If news headlines have made you feel like a bad parent, you aren’t alone
You are a bad parent.
If you’ve read news headlines, watched morning television, or seen blogs or online news lately, that’s the message you’ve heard. These headlines are referencing new research from the journal Pediatrics that discusses parents’ use of smartphones at mealtimes with their children.
Here are some examples of the recent news coverage:
But, please, please let me tell you, it’s not true. You aren’t a bad parent, and if you’re buying into the shame that these headlines are hanging around your neck, don’t. While the sensationalism certainly gets a lot of attention, they are sending you the wrong message.
It’s them, not youBefore you bury your head in embarrassment at the failures of your parenting, here are a couple of things you should know.
First, this is a preliminary study that anonymously observed 55 sets of caregivers and children within a fast-food restaurant setting. Based on their observations, researchers concluded that many caregivers’ attention was focused on their smartphone instead of the children. When children tried to get the adult’s attention, adults tended to appear frustrated.
When medical professionals set out to make recommendations, much, much more than anonymous observations about a tiny group of people is required. This study doesn’t have the capacity to support the sensational conclusions that the headlines suggest.
Furthermore, I believe that the study was flawed from the beginning: what does 10 minutes in a fast-food restaurant tell you about the whole of parenting? Not a lot. Who is to say that these are even the children’s parents? And isn’t it possible that I could be a wonderful parent who is deeply engaged with my children throughout the day, and when we sit down at McDonald’s (which rarely happens), that might be the 10 minutes of time to myself that I need? Perhaps moms who’ve been home all day caring for kids and meeting their needs are taking a few minutes to regroup while the kids are otherwise engaged.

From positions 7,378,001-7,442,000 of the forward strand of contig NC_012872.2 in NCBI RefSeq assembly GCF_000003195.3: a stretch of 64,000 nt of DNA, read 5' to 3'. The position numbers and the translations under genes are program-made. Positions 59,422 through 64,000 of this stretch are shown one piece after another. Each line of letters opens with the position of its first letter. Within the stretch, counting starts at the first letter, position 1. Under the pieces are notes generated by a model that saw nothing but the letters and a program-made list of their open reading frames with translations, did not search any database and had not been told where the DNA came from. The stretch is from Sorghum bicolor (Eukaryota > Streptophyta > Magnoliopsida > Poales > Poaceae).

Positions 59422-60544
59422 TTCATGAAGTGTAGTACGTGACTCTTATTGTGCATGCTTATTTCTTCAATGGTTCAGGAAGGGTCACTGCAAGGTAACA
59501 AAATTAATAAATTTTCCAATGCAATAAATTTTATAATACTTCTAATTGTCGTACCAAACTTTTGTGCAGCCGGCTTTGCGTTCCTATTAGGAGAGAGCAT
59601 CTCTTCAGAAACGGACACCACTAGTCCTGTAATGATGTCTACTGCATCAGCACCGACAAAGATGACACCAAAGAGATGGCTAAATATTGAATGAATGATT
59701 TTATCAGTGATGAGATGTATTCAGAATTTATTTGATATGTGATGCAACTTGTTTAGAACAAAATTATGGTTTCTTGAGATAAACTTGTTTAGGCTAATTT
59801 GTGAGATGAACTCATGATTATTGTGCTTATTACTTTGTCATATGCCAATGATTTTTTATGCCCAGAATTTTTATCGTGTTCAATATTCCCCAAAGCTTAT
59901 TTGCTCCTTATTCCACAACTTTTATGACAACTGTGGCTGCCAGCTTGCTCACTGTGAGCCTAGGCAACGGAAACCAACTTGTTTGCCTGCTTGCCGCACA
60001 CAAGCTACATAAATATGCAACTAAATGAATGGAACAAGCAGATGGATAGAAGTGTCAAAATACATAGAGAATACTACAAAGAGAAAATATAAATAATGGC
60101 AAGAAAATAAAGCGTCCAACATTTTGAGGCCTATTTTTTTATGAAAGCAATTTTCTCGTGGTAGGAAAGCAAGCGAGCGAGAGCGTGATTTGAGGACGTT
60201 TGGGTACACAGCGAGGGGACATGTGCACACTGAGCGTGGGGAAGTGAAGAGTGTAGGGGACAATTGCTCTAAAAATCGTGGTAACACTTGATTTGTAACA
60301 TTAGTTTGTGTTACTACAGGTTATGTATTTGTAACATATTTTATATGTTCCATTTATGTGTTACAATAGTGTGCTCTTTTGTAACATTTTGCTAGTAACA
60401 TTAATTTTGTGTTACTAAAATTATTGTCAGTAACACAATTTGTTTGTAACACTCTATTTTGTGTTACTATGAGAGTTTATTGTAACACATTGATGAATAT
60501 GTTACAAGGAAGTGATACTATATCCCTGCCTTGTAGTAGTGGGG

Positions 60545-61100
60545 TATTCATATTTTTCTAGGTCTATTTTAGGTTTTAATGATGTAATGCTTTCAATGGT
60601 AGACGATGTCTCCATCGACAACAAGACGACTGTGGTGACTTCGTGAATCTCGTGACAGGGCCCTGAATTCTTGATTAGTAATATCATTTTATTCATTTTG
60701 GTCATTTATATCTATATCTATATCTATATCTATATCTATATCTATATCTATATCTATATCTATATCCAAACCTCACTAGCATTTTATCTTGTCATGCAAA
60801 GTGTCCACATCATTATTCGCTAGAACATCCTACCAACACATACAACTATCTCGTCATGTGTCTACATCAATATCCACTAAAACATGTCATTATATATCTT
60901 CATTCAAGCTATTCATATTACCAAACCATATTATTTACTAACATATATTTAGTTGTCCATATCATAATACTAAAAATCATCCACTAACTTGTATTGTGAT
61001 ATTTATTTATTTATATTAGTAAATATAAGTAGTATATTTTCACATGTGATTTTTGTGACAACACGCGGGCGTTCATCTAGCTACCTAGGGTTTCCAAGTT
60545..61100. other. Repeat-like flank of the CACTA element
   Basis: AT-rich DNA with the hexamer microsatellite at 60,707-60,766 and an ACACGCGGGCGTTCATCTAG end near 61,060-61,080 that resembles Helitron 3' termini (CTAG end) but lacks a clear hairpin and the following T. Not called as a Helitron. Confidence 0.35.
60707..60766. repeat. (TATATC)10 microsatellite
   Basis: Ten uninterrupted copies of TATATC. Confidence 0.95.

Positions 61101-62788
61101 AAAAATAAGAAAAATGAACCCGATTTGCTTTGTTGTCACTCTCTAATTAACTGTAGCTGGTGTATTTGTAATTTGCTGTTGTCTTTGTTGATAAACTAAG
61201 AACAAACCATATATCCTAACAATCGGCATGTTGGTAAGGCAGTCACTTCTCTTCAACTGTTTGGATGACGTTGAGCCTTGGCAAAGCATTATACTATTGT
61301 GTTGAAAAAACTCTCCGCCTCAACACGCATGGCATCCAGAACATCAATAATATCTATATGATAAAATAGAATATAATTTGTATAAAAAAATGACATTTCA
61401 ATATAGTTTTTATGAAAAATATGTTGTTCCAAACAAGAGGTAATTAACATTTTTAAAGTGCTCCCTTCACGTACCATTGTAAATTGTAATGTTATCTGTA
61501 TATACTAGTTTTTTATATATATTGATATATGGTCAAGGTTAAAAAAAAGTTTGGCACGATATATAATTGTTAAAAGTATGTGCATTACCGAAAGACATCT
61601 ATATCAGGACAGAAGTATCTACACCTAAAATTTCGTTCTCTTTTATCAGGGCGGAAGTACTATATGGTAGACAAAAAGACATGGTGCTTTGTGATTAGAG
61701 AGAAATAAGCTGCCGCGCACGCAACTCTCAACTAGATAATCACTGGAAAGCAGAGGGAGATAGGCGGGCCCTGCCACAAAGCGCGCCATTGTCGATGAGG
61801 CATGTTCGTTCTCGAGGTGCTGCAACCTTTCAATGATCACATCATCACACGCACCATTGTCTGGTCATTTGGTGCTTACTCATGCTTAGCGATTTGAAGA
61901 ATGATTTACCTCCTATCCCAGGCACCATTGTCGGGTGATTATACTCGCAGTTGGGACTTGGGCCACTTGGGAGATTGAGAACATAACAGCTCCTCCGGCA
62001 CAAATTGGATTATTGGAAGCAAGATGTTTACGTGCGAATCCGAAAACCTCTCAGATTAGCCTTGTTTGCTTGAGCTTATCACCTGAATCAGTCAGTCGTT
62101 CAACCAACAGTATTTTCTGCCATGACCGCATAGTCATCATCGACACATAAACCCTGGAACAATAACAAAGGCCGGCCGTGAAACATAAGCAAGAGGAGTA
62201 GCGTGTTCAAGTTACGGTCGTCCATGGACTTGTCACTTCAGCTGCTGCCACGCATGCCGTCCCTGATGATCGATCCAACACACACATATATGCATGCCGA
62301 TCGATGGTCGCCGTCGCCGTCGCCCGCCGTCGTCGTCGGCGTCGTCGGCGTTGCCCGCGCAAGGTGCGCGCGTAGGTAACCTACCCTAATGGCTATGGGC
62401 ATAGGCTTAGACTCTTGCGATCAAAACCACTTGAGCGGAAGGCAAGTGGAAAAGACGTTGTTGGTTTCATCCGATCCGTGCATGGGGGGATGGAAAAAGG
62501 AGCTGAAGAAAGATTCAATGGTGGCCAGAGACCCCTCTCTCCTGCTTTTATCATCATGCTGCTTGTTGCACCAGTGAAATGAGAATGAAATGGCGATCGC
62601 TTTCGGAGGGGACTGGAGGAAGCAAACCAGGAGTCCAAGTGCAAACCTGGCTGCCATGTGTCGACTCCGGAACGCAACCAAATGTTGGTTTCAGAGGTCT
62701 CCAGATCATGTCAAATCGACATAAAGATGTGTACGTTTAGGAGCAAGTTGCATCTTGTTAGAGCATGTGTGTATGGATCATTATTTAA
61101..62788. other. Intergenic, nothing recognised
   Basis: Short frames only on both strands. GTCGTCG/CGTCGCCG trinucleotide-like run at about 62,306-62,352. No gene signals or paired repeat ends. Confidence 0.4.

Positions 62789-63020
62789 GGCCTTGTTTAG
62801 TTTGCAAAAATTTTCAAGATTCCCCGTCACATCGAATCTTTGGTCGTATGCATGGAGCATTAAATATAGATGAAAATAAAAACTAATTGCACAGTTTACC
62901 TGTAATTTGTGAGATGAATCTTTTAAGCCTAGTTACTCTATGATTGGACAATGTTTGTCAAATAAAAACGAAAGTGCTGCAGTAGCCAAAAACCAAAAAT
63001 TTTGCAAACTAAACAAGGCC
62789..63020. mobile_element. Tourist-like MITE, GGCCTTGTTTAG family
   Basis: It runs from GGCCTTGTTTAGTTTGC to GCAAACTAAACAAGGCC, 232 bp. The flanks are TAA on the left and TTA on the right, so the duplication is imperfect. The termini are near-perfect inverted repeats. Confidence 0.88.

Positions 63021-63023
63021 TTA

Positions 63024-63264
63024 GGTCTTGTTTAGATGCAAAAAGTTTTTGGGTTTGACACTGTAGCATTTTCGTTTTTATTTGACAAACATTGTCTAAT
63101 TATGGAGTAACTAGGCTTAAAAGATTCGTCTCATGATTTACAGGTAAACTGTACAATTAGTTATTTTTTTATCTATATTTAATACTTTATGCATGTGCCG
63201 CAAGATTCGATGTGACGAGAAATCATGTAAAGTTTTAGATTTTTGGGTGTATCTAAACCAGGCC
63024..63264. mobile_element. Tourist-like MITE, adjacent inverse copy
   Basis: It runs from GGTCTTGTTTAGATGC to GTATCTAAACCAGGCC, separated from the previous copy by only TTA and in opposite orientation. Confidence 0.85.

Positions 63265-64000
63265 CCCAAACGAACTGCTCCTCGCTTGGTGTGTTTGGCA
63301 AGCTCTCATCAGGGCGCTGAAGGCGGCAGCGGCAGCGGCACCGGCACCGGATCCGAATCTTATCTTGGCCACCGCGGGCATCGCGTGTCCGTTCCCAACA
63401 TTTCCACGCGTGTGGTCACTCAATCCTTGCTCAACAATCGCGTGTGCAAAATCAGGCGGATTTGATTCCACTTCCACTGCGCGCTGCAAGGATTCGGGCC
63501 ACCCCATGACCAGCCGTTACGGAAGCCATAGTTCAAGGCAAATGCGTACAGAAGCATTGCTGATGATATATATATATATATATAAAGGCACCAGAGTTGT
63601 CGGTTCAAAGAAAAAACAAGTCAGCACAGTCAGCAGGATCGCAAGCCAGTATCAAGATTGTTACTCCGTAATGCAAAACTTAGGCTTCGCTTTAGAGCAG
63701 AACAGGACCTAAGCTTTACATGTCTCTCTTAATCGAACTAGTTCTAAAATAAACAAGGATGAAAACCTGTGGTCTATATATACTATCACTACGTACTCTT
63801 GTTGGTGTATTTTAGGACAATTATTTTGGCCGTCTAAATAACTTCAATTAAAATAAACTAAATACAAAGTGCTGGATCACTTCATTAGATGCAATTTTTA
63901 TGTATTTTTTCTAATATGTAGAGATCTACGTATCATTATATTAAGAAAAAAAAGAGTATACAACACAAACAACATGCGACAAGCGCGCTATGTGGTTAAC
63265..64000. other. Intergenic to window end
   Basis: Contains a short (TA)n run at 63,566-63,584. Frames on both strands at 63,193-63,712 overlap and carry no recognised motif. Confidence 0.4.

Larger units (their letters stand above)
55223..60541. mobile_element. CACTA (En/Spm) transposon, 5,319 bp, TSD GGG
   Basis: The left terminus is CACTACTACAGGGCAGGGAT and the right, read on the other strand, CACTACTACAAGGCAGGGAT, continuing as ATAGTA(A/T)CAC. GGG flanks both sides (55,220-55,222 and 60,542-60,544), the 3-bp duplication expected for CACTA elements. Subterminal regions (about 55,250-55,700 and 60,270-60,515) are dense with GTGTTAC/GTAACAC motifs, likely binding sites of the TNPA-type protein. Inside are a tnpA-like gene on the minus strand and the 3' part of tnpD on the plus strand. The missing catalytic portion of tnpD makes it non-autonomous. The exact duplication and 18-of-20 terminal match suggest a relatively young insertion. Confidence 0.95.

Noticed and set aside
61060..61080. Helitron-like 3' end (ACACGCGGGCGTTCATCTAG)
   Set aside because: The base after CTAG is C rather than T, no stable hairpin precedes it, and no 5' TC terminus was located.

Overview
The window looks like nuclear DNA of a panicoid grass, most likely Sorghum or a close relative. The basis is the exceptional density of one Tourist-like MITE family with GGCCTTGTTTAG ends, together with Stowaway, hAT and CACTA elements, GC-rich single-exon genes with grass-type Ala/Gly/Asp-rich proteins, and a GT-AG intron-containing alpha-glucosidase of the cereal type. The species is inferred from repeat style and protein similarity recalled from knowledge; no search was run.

Assuming that this time spent in a fast-food establishment is representative of parenting as a whole is simply wrong. Shaming parents when you haven’t done the kind of research necessary to support those conclusions is wrong.
Parents are consumed with guilt; it’s not helpingI believe that this kind of public communication from the medical community does much more harm than it does good. Parents already feel like they have an impossible task, and most of us are really trying to do the very best we can. Do we need someone knocking us down when we’re barely standing as it is?
And these shame tactics could explain why some parents view the medical community with such distrust and disdain. This type of public discourse leads people to believe that their doctors are looking down their noses at the rest of the world, and they couldn’t possibly understand the real-life struggles we face.
If parents are filled with guilt and think that their doctors will just add to their feelings of unworthiness, will parents be honest with their healthcare providers and trust them with what’s really happening in their lives? Will they care what advice doctors give if they don’t think their doctor understands their struggles in parenting?
While I believe that some of these public communications can cause harm, it isn’t representative of my real-life experience, and I hope that’s true for other parents. My pediatrician is kind and caring, sensitive to the real-life struggles that I face as a mom, and he has never made me feel embarrassed about my imperfections as a parent. He is truly a support and a resource and a friend.
I hope that other parents can look past the judgment they might feel in the public arena and seek the one-on-one relationship with their doctor that can be incredibly beneficial for their children and themselves. And, I hope that medical professionals will learn to communicate publicly in a way that is helpful for parents instead of harmful.